Much of the U.K. this summer has been impacted by a heat wave unlike any experienced in recorded history.
For the first time, since temperatures began to be kept in Medieval England, the U.K. reached a high of more than 40 C.
In nearly 50 weather stations across the U.K., local temperature records have been shattered.
This unheard-of weather event comes on the heels of the dangerous heat wave that oppressed India and Pakistan through March and April with sweltering temperatures that put human health at risk, caused water shortages, and damaged crops.
Millions were forced to suffer sauna-like temperatures rising toward 50 C for weeks on end. Close to 100 people died.
A worker drinks water during a break from loading sacks of wheat on a freight train at Chawa Pail railway station in Khanna, Punjab state, India on May 19, 2022. The world's second-largest producer of wheat announced on May 14 it would ban exports without special authorization from the government in the face of falling production caused primarily by an extreme heat wave. (Sajjad Hussain/ AFP/ Getty Images)
The rarity and extremity of these heat waves has climate analysts studying whether such phenomena can be definitively linked to climate change.
Studies into the link between weather events and climate change — known by the term “attribution” — constitute a burgeoning science.
“What weather attribution sciences are trying to do is basically calculate how much climate change made a difference in that one event,” Rodrigo Bombardi, director of climate science at Weather Source, told The Weather Network.
Since the early 2000s, scientists in the field of “extreme event attribution” have been tracking the connection between human activities and the rise in extreme weather events. For the last few years, they have begun to confirm the link between climate change and extreme weather events, like extreme temperatures, droughts, or precipitation.
A new report from Carbon Brief has analyzed over 400 peer-reviewed extreme event attribution studies on weather events ranging from typhoons to wildfires. The result is “mounting evidence that human activity is raising the risk of some types of extreme weather, especially those linked to heat.”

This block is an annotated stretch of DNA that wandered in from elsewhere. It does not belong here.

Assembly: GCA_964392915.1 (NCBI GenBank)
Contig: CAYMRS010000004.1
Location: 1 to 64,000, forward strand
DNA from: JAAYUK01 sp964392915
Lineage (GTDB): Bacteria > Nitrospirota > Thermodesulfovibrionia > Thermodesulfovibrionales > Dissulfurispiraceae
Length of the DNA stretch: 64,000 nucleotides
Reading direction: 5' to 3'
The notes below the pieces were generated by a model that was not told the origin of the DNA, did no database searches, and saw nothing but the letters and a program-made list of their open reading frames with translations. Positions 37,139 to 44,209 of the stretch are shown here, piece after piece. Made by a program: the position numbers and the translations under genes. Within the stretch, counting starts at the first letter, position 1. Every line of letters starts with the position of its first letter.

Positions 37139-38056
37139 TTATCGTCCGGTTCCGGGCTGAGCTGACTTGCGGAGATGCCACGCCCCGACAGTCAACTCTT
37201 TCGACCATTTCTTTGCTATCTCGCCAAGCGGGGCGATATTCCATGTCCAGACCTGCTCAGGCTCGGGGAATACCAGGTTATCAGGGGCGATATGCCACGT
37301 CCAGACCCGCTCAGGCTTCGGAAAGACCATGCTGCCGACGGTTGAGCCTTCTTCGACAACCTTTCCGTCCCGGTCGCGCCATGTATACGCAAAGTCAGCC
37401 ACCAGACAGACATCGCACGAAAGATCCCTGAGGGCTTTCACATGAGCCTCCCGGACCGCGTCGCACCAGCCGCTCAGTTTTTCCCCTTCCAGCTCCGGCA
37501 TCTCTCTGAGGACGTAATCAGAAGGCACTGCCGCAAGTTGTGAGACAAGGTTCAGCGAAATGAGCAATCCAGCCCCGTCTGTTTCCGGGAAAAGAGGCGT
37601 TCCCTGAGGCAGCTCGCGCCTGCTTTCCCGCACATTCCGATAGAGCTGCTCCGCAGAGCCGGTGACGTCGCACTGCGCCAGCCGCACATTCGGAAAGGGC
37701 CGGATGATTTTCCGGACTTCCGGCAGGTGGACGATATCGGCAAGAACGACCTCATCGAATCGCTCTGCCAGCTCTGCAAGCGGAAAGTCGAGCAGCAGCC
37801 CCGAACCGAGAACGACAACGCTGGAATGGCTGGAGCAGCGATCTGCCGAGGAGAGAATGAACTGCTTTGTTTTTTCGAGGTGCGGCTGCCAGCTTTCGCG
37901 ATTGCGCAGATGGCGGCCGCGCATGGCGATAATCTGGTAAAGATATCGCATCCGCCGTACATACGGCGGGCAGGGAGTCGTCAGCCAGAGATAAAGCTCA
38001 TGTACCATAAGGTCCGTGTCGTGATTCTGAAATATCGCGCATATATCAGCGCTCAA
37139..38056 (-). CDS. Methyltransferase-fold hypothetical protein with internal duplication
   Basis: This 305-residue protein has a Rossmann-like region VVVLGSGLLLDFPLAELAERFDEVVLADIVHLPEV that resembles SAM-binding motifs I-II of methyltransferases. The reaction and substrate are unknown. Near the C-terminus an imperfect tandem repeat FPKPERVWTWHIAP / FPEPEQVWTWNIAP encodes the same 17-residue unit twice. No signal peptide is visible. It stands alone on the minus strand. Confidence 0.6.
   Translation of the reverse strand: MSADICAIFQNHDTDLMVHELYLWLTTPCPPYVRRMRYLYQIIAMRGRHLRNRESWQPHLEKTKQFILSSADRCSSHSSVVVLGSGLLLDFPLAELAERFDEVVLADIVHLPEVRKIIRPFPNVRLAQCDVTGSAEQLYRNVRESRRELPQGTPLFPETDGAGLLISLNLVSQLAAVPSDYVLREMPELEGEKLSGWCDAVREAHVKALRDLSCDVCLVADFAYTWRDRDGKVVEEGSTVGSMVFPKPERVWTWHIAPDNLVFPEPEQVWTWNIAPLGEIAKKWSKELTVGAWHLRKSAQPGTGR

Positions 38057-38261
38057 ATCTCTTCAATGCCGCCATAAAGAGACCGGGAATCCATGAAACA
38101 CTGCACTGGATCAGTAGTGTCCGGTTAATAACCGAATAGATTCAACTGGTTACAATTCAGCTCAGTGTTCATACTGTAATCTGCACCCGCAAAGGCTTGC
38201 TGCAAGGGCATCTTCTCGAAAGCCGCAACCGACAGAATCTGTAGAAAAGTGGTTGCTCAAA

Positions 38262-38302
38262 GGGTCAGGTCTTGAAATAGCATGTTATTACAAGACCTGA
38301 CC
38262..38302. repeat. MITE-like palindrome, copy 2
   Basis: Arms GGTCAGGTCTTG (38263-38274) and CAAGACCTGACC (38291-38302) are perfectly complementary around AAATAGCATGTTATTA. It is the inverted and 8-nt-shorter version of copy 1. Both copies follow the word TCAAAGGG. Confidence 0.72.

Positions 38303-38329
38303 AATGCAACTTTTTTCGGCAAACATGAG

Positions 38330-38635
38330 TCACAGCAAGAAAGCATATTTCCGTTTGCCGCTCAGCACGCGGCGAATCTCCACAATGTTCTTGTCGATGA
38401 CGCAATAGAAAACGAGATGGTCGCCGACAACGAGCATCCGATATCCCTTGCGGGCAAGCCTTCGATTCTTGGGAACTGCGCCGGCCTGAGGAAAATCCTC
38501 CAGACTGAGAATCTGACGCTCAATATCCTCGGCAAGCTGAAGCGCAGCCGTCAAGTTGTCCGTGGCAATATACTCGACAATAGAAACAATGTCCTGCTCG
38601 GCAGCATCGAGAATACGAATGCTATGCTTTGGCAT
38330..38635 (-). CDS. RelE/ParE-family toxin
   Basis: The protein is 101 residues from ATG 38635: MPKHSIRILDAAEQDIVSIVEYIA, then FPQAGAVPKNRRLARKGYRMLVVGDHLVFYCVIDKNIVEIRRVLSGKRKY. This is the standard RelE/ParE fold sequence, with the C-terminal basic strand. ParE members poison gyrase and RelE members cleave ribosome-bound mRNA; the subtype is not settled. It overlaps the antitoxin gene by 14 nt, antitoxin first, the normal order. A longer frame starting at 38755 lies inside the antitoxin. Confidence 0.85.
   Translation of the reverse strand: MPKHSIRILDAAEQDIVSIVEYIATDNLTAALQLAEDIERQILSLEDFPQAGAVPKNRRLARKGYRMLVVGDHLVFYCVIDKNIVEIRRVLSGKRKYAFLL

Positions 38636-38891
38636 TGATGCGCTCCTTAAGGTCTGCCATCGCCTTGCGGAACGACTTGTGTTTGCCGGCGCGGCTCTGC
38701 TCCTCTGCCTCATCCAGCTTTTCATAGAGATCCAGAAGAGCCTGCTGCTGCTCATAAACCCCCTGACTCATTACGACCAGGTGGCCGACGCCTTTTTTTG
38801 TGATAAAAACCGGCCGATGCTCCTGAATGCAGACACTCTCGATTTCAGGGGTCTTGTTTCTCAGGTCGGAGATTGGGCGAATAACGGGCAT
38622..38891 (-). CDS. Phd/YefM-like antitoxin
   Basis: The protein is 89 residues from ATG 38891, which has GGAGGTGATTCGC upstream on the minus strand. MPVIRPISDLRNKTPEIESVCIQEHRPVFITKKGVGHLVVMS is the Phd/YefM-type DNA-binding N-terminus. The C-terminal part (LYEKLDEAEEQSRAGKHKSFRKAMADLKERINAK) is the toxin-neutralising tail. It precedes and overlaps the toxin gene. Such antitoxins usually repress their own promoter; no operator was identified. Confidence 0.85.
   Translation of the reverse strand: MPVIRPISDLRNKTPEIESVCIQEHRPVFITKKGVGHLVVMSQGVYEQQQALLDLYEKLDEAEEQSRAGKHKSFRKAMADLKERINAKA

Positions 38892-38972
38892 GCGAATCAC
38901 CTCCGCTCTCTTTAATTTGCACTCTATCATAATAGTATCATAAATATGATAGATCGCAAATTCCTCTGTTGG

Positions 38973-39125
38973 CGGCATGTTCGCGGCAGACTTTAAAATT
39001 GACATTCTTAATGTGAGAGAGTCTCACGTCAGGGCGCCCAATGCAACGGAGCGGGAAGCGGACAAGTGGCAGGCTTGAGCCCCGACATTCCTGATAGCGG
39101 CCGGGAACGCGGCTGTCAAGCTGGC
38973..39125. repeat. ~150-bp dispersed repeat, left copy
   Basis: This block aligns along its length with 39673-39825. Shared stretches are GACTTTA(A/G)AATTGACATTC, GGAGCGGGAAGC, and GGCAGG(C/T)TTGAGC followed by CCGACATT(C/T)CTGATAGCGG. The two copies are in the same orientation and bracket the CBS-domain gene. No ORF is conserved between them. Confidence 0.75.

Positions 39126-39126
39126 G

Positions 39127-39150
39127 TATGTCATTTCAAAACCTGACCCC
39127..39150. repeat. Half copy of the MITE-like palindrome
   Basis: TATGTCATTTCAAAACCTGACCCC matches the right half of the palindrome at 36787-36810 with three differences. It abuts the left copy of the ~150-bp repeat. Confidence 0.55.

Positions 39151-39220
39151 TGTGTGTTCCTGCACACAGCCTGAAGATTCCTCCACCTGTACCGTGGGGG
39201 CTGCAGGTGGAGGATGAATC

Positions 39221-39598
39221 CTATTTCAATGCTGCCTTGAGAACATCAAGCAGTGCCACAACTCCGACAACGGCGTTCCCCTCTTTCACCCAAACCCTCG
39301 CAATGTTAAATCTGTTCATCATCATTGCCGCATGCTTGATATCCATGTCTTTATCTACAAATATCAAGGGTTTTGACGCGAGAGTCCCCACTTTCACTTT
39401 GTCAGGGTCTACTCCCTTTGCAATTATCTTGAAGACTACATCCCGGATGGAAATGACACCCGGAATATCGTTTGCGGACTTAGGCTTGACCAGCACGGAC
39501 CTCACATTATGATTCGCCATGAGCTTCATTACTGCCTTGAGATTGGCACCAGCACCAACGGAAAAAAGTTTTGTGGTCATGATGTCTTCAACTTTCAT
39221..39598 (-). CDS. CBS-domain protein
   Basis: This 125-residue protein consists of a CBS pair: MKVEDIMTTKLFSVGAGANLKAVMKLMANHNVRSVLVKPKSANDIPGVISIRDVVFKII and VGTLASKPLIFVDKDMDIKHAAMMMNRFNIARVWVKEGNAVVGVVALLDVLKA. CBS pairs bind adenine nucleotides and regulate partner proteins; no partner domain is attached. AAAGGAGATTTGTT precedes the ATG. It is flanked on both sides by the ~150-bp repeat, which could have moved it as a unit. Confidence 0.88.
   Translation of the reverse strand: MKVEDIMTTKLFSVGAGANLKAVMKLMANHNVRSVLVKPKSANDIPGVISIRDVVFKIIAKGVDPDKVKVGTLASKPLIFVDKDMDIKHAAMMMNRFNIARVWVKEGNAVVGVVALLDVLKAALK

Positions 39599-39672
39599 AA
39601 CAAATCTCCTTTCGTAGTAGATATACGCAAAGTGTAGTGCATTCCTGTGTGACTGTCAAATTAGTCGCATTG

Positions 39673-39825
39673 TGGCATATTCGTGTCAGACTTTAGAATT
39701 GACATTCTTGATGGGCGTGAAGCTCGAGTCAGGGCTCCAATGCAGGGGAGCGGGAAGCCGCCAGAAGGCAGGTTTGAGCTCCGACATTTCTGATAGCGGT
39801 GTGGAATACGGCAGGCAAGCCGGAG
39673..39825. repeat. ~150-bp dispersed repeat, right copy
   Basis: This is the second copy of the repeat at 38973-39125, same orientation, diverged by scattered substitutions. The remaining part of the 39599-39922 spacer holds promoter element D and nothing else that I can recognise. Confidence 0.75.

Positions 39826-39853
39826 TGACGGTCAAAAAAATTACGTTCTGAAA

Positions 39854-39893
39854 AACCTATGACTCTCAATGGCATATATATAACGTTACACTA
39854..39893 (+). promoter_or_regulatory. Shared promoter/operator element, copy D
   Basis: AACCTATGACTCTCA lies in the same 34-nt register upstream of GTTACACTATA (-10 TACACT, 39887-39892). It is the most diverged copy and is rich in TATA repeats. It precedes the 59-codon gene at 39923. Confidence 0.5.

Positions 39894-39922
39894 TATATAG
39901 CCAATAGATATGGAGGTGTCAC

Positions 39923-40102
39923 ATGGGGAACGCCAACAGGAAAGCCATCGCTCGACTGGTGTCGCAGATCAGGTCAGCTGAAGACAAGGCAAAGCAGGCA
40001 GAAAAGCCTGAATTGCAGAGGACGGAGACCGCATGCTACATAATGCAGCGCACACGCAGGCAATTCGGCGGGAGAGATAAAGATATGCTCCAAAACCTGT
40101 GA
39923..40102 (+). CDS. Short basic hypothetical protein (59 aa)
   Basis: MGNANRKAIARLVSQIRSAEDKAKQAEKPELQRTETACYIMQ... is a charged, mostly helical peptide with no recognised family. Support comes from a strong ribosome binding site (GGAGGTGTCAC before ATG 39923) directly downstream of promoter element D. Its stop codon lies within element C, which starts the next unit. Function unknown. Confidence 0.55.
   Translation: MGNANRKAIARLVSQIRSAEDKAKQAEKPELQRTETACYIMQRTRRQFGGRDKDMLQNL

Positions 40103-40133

The analysis found that of the 504 extreme weather events studied, 71 per cent were determined to have been made more likely or more severe by climate change. Of the 152 heat events considered, climate change increased the likelihood or severity of 93 per cent of them.
Twelve separate extreme weather events were considered impossible without the changes humans have made to the global climate.
People take rest under a bridge at the Yamuna River bed on a hot summer day in New Delhi, India, on May 10, 2022. (Amarjeet Kumar Singh/ Anadolu Agency/ Getty Images)
The heat waves in the U.K. and India and Pakistan constitute such extreme events.
According to Chris Scott, head of meteorology at The Weather Network, “When we talk about heat waves, it is easy to make the link [to climate change]. The magnitude of the event, how bad it is, and the frequency, we can say that climate change is making those events more likely.”
The research organization World Weather Attribution (WWA), using peer-reviewed analysis, found that the U.K. reaching temperatures of 40 C would have been “extremely unlikely” without human-caused climate change.
Two other studies determined that the Indian heat wave’s link to climate change is definitive.
The first study, by WWA, combined the observations assembled from 20 climate models to determine that “human-caused climate change made this heat wave hotter and more likely.”
“The probability of an event such as that in 2022 has increased by a factor of about 30,” according to the study. “The same event would have been about 1 C cooler in a pre-industrial climate.”
Another study, produced by the Met Office, found that climate change increased the likelihood of such an event by a factor of 100.
A family enjoys a barbecue and cool off in a paddling pool outside their home on July 19, 2022, in Leeds, U.K. Temperatures exceeded 40 C in parts of England this day after the Met Office issued its first red extreme heat warning. Record-breaking temperatures were reached across the U.K. (Christopher Furlong/ Getty Images)
Heat waves such as the event experienced in India and Pakistan recurred about once every 300 years, according to the analysis; but in a global heating environment they can now be expected every three years.
“What happens is that climate change adds a little bit on top of that event,” Bombardi said. “You can think about climate change as a very slow wave moving by, in timescales that are longer than human life. And the weather is the high frequency that is on top of that slow wave.”
With such destructive weather becoming the new norm, analysts have continued to see records broken over the past several years, with various all time highs recorded in the U.K., India, and Pakistan amid these latest heat waves.
Where research finds a link with climate change, these records will continue to be broken. The analysis by WWA determined that “heat waves like this will become even more common and hotter.”
The Met Office study found that, by the end of the century, such high heat phenomena will be a yearly occurrence.
“I think we can use [attribution sciences] as a tool,” Scott said. “When we can look at specific events that tie in to how we are influencing the atmosphere, then I think that's a positive for us understanding the impact we have.”
“The one clear signal we can talk about,” he added, “is that we're more exposed and more vulnerable than we've ever been.”
Thumbnail image: In this aerial view the bed of the Woodhead reservoir can be seen as Summer water levels become reduced on July 21, 2022, in Glossop, England. Recent high demand for drinking water, record temperatures, and reduced rainfall has seen some reservoirs in England at only 62% capacity. (Christopher Furlong/ Getty Images)